• Will a flu shot keep me from getting colds all year long?
  • Can smoking or being around smokers cause me to get the flu more easily?
  • Can I take vitamins or herbs to prevent the flu?

References

Barrett B, Turner RB. The common cold. In: Goldman L, Schafer AI, eds. Goldman-Cecil Medicine. 26th ed. Philadelphia, PA: Elsevier; 2020:chap 337.

Centers for Disease Control and Prevention website. Key facts about seasonal flu vaccine. www.cdc.gov/flu/prevent/keyfacts.htm. Updated December 2, 2019. Accessed December 5, 2019.

Centers for Disease Control and Prevention website. Flu: what to do if you get sick. www.cdc.gov/flu/treatment/takingcare.htm. Updated October 8, 2019. Accessed December 5, 2019.

Ison MG, Hayden FG. Influenza. In: Goldman L, Schafer AI, eds. Goldman-Cecil Medicine. 26th ed. Philadelphia, PA: Elsevier; 2020:chap 340.

Text only

  • Tips on buying cold and flu medicines

    Animation

  •  

    Tips on buying cold and flu medicines - Animation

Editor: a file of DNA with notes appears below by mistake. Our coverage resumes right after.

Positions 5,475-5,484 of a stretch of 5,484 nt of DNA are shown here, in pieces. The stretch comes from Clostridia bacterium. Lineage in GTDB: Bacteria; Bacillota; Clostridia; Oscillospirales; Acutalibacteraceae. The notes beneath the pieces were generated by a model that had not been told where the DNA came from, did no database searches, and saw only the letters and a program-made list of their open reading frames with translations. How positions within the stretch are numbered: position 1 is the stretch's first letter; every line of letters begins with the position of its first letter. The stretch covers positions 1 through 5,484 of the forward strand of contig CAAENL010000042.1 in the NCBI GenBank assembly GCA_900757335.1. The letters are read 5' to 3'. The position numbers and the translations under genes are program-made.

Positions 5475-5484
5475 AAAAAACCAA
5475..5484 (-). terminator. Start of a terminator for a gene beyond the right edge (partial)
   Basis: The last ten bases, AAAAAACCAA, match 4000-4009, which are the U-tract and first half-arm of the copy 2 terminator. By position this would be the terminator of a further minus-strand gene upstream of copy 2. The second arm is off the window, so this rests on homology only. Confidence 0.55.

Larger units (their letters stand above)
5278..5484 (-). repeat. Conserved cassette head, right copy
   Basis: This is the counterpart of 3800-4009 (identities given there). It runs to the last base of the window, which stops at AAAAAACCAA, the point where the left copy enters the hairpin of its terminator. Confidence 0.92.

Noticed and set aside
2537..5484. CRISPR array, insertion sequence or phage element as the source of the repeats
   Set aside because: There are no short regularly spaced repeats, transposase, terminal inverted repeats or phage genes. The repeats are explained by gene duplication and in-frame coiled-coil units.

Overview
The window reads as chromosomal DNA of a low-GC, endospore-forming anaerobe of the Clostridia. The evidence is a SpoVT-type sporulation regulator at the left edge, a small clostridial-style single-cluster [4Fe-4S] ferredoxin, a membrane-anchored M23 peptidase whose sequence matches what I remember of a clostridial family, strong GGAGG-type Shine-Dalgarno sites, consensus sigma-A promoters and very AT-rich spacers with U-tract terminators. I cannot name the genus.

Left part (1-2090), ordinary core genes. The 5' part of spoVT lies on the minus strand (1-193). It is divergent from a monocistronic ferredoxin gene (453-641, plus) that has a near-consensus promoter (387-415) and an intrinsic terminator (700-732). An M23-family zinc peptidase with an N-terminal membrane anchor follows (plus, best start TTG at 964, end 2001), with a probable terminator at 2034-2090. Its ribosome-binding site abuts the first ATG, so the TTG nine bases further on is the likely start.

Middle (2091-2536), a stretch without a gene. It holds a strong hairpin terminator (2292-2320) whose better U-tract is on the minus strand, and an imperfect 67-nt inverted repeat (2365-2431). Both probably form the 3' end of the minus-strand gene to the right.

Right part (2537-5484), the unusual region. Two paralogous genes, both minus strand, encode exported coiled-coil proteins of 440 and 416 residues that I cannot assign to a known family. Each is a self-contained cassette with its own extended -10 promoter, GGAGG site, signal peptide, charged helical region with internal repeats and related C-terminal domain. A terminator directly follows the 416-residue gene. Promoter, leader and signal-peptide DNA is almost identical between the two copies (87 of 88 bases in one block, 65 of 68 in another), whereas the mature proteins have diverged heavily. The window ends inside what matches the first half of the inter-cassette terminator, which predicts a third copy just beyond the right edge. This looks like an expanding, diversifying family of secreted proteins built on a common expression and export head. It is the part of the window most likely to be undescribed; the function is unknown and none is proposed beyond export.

They call it the common cold for a reason. Colds are extraordinarily common. Children average 3 to 8 colds a year and adults almost that many. I'm doctor Alan Greene and I want to give you a couple of tips about navigating the cold and flu aisle at the drug store. Many of the offerings that are there will offer relief in several different ways. They may have a decongestant in there to try to reduce nasal congestion. An antihistamine that may help a bit with sleep or may also help with some congestion. They may have a cough suppressant in there to make you cough less. An expectorant to make your cough more productive, so you can cough things out easier and may have something to bring down a temperature or relieve aches and pains, like acetaminophen, or ibuprofen. But if you pick-up more than one of these, it's pretty common for people to double-up on a specific ingredient. So, if you're using more than one, look at the ingredient list. You don't want to see the same thing on both. For instance, if you have the decongestant pseudoephedrine on two different lists, the double-dose is not good for you and doesn't add any extra help. But beyond that, you don't even want to find the same action in two different multisymptom things. So if you have, taking a decongestant, you don't want a decongestant in the other one, whatever kind of decongestant it is. And as reminder for kids under 6, decongestants, antihistamines, and cough suppressants have not been shown to help them any better than placebo and do have some side-effects. So, I don't recommend them at all for kids under 6.